Invasive alien in South Africa :shock: . The native range of Lantana camara includes Mexico, parts of the Caribbean, Central America, Venezuela, and Colombia. It has become naturalized in tropical and warm regions worldwide. Lantana camara has been declared a Category 1 invasive weed in South Africa. In terms of the Conservation of Agricultural Resources Act (No 43 of 1983) land occupiers and owners are legally obliged to control this weed.Lantana is one of the worst weeds in the world which is still widening its range. It is probably the most widespread invasive plant in Africa. One of the reasons that lantana camara is able to colonise areas easily is because it releases chemicals into the soil that can prevent the germination and growth of other plant species.

Re: Africa Wild Flower Book - Order Laminales

Fri Jan 24, 2014 12:34 pm

Wild Verbena, Purpletop Vervain, Tall Verbena, Clustertop Vervain, Pretty Verbena Verbena bonariensis (Blouwaterbossie)
Order: Lamiales. Family: Verbenaceae

Image © Lisbeth
Cradle of Humankind, Gauteng

Description
Verbena bonariensis is a tall and slender-stemmed perennial. It can grow to 120 cm tall and can spread to 90 cm wide. At maturity, it will develop a woody base. Fragrant lavender to rose-purple flowers are in tight clusters located on terminal and axillary stems, blooming from mid-summer until fall frost. The stem is square with very long internodes. Leaves are ovate to ovate-lanceolate with a toothed margin and grow up to 10 cm long.

Distribution
Invasive alien from South America. Category 1 declared plant. Northern and eastern provinces of South Africa, especially Gauteng and North West Province.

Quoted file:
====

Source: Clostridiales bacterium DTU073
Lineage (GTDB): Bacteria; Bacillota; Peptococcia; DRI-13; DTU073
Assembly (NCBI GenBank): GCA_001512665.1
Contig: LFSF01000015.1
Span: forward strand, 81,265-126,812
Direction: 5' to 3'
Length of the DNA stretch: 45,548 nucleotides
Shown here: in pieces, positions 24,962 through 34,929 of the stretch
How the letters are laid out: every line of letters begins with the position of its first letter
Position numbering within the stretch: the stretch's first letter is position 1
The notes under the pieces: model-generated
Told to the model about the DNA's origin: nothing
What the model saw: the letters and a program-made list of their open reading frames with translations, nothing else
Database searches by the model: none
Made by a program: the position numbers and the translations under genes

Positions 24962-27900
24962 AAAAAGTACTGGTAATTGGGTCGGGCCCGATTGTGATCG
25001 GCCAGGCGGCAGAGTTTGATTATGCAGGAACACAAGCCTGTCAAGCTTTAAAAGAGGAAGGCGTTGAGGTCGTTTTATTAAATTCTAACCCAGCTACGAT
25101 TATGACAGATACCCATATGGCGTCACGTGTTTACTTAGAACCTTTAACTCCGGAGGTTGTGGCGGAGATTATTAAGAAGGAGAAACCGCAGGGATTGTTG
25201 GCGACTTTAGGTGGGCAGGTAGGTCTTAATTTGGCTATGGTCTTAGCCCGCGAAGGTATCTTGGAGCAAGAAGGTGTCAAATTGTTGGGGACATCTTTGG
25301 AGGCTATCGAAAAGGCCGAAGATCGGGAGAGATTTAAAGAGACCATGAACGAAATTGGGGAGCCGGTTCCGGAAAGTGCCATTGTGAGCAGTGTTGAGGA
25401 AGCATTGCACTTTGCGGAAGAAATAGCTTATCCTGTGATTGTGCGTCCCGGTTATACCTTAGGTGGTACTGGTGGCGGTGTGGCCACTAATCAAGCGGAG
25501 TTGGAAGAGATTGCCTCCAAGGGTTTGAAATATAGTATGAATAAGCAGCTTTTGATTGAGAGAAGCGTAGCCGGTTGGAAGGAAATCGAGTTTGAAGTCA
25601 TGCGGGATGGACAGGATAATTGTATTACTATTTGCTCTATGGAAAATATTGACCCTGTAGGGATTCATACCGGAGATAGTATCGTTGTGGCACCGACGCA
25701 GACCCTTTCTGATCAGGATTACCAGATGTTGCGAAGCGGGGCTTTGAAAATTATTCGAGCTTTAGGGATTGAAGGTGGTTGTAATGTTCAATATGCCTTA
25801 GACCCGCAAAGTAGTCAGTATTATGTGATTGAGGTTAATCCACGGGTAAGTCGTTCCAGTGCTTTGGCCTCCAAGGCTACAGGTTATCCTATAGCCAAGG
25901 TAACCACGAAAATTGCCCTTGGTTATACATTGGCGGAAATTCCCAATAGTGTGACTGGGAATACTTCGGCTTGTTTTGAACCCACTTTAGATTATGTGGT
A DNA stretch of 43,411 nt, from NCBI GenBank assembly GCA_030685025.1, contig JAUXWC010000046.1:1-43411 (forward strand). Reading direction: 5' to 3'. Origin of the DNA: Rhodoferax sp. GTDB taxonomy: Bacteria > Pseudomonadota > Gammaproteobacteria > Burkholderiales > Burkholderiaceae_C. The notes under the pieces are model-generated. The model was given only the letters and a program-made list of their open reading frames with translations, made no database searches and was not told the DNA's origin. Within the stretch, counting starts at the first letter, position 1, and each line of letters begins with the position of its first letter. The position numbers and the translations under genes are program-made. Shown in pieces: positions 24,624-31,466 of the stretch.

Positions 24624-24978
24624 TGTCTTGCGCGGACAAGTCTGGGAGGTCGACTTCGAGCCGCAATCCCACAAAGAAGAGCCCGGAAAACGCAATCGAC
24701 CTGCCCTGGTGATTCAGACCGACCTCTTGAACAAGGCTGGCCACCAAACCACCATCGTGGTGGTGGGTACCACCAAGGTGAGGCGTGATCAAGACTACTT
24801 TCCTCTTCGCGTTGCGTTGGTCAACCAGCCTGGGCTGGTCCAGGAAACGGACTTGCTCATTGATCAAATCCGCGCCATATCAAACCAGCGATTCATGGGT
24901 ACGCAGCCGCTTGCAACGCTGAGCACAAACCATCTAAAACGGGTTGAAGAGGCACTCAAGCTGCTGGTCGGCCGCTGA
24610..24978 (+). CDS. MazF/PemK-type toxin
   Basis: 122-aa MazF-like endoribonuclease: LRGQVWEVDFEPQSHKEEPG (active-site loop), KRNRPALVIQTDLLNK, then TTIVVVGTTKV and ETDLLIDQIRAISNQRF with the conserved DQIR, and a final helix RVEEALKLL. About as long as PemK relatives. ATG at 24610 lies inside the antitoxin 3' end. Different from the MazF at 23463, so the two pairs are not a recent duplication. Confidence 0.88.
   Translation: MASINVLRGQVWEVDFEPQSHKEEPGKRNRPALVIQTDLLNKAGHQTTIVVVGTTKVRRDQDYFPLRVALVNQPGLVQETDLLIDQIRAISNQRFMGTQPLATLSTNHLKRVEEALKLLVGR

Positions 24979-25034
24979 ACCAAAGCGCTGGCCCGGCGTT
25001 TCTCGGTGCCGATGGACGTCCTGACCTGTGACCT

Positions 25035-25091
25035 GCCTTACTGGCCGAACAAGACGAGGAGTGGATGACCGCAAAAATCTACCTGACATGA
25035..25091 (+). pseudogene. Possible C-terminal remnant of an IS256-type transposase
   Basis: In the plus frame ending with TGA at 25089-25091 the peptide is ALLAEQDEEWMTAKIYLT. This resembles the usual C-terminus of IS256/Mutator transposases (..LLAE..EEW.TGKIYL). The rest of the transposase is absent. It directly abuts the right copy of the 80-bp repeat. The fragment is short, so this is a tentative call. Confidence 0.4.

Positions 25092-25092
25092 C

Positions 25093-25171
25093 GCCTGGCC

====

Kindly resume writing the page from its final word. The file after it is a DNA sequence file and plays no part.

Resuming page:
Habitat
Grassland, disturbed sites, wet places, floodplains.

Image © Super Mongoose

Image © Super Mongoose
Vaalkop Dam Nature Reserve, North West Province

Links: Braam Van Wyk: A Photographic Guide to Wild Flowers of South Africa

Re: Africa Wild Flower Book - Order Laminales

Thu Feb 06, 2014 8:37 pm

Wild Jasmine, Brazilian Jasmine Jasminum fluminense fluminense
Order: Laminales. Family: Oleaceae

Image © mposthumus
Kruger National Park

Description
Woody climber or scrambler. Leaves dull and hairy, 3-foliolate; leaflets ovate to near-circular. Flowers fragrant, white, sometimes tinged with pink, sweetly scented. Fruit a glossy brown to black berry, sometimes 2-lobed.
This species and Jasminum abyssinicum are our only two native species of Jasminum with compound leaves.

Distribution
Throughout Africa and extending to Arabia and the Seychelles; introduced to South America.
Provincial distribution in South Africa: KwaZulu-Natal, Limpopo, Mpumalanga.

Habitat
In riverine vegetation, riverine thicktes in bushveld.

Re: Africa Wild Flower Book - Order Laminales

Fri Feb 07, 2014 12:29 pm

Elegant Witchweed, Large Witchweed Striga elegans (Rooiblom)
Order: Laminales. Family: Orobanchaceae (previously Scrophulariaceae)

Image © Super Mongoose